Innovation in Language Learning

Edition 16

Accepted Abstracts

Leveraging Student Motivation for Language Learning through Constructing Self Images and Simulation

Barbara L. Ciccarelli, Amsterdam University of Applied Sciences (The Netherlands)


What are the reasons that some adults learn a language with ease and others struggle? Is it a matter of effort, opportunity, motivation or do you believe that some of us are just hard-wired for the task and others not? In a 2014 Guardian article, Allison Mackey states, “Dörnyei and his colleagues have recently carried out classroom research, finding that learners who can construct ideal self-images as successful second language speakers are better able to reach their goals.” In our Business English program at Amsterdam University (Netherlands), we strive to give our adult learners the opportunity to construct a self-image through collaborative online international learning projects (COIL). During these projects, students simulate actual problems in the international business world and work towards a viable solution all the while practicing English with their fellow classmates as well as with students from Miami University of Ohio. Mackey argues that the students “need to have a clear roadmap of tasks and strategies to follow in order to do this, and Dörnyei makes the analogy between teaching a language and creating a training plan for an Olympic athlete. Like sports coaches, he explains, ‘instructors should take the perspective of trainers and cheerleaders, helping learners to imagine themselves in their ideal L2 personae and thus leverage their motivation to better their learning outcomes.’” The Amsterdam/Miami project was set up with a clear roadmap for students to follow and implement with a program description accompanied by a kick off class, student introduction video, assignments/deliverables including a team charter, and a final peer review and survey for the best final submission. The students had the task to improve their second language, in this case English, and apply it in an international business situation. According to the end of project reflection reports, the majority claimed that they met these goals. The reflections showed that the learning was online and intercultural and interdisciplinary. The learning was global and applied, honing 21st Century skills, intercultural awareness, interdisciplinary application, diversity and inclusion. Crawford argues that COIL projects are Global Network Learning (GNL) ventures that involve experiential learning and heterogeneous groups and problem solving. We can add to that that “Intercultural communication occurs when the people creating shared meanings have different cultural perspectives and values. Typically, it is the differing world views of members of different cultures that make intercultural communication challenging” (Sadri 10). So participating in the COIL project asks each student to arrive with an open mind and sensitivity to difference. On top of that, there is the navigation of the online situation, which includes mastering the technology, recognizing the netiquette, and, of course, finally executing a plan of action to produce a deliverable with real world value.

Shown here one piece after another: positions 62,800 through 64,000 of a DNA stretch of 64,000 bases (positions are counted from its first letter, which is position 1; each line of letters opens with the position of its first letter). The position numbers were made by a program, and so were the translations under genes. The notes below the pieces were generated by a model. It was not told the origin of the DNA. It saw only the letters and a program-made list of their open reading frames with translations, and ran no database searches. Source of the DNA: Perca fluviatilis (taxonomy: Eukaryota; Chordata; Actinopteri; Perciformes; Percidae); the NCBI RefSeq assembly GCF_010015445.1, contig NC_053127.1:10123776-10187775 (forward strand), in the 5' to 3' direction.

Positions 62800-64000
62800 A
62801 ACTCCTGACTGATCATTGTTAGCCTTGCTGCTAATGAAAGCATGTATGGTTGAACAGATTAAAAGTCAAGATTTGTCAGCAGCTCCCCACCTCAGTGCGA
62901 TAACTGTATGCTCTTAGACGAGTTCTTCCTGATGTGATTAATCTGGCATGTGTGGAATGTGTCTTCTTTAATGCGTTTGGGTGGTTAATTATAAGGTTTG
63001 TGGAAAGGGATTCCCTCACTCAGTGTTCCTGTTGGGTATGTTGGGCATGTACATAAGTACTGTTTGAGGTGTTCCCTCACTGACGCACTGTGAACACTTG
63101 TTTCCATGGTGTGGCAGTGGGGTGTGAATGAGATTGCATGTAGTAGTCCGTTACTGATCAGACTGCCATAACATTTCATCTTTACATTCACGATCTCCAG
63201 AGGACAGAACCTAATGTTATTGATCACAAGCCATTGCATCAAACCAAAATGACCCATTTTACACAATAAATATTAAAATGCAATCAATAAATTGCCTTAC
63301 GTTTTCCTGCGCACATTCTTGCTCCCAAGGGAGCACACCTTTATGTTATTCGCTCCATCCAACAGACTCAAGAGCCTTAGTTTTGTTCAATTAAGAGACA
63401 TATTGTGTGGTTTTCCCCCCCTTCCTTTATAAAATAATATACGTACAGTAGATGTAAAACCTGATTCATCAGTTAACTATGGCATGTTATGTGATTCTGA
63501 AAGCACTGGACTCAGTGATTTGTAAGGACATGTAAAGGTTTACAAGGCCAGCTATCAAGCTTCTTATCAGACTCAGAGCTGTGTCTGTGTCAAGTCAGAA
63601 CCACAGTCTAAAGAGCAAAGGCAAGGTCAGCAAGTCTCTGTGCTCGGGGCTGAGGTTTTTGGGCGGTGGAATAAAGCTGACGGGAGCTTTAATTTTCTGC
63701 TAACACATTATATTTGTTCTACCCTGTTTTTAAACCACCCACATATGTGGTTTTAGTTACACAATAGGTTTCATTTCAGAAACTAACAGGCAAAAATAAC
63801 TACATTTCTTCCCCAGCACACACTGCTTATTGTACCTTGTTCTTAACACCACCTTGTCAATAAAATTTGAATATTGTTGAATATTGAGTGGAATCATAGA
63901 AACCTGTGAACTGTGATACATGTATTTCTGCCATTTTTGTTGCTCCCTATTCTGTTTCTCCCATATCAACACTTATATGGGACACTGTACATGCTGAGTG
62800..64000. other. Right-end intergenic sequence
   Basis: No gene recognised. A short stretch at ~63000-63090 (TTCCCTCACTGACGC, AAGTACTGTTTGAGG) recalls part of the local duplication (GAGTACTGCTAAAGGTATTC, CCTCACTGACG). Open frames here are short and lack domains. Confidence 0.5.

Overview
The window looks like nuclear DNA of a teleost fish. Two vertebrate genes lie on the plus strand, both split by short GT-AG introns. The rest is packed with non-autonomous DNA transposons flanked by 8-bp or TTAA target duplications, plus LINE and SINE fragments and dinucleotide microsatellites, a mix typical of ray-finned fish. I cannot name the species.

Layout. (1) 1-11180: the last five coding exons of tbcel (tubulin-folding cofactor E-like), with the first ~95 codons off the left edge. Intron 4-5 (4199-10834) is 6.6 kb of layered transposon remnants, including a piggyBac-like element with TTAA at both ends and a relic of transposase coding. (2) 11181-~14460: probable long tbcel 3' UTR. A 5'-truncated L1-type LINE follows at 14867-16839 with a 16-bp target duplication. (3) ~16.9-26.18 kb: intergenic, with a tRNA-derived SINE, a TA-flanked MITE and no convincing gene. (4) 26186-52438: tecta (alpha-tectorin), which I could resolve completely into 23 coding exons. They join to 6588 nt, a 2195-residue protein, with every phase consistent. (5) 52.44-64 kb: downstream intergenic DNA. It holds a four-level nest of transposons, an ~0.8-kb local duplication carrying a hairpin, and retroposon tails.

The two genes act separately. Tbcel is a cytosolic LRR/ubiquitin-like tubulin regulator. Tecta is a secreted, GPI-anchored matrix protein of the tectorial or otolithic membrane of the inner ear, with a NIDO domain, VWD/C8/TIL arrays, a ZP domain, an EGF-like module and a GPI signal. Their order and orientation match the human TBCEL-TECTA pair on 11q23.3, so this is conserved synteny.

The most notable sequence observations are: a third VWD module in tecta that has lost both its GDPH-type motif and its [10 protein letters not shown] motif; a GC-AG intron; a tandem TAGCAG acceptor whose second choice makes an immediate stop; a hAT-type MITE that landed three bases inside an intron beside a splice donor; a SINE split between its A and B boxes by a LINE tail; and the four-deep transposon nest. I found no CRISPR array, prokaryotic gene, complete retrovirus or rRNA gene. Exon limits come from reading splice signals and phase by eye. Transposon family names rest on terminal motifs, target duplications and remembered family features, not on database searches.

Keywords: COIL project, Motivation, Virtual, Collaboration


  • Mackey, Alison. (26 June, 2014) “Wanting It Enough: Why Motivation is the Key to Language Learning.”
  • Faculty Guide for COIL Course Development (nd.)
  • Crawford, I. (2019) Creating and evaluating collaborative online international learning (COIL) projects. Presented at the 2019 Department for the Enhancement of Learning, Teaching and Access (DELTA) Learning and teaching conference (LTC 2019): learning without borders, 2 May 2019, Aberdeen, UK
  • Sadri, H. A., and M. Flammia. (25 Mar. 2016). The significance of intercultural communication in a global society." Intercultural Communication: A New Approach to International Relations and Global Challenges. London: Bloomsbury Academic, 2011. 5–30. Bloomsbury Collections. Web. <>;

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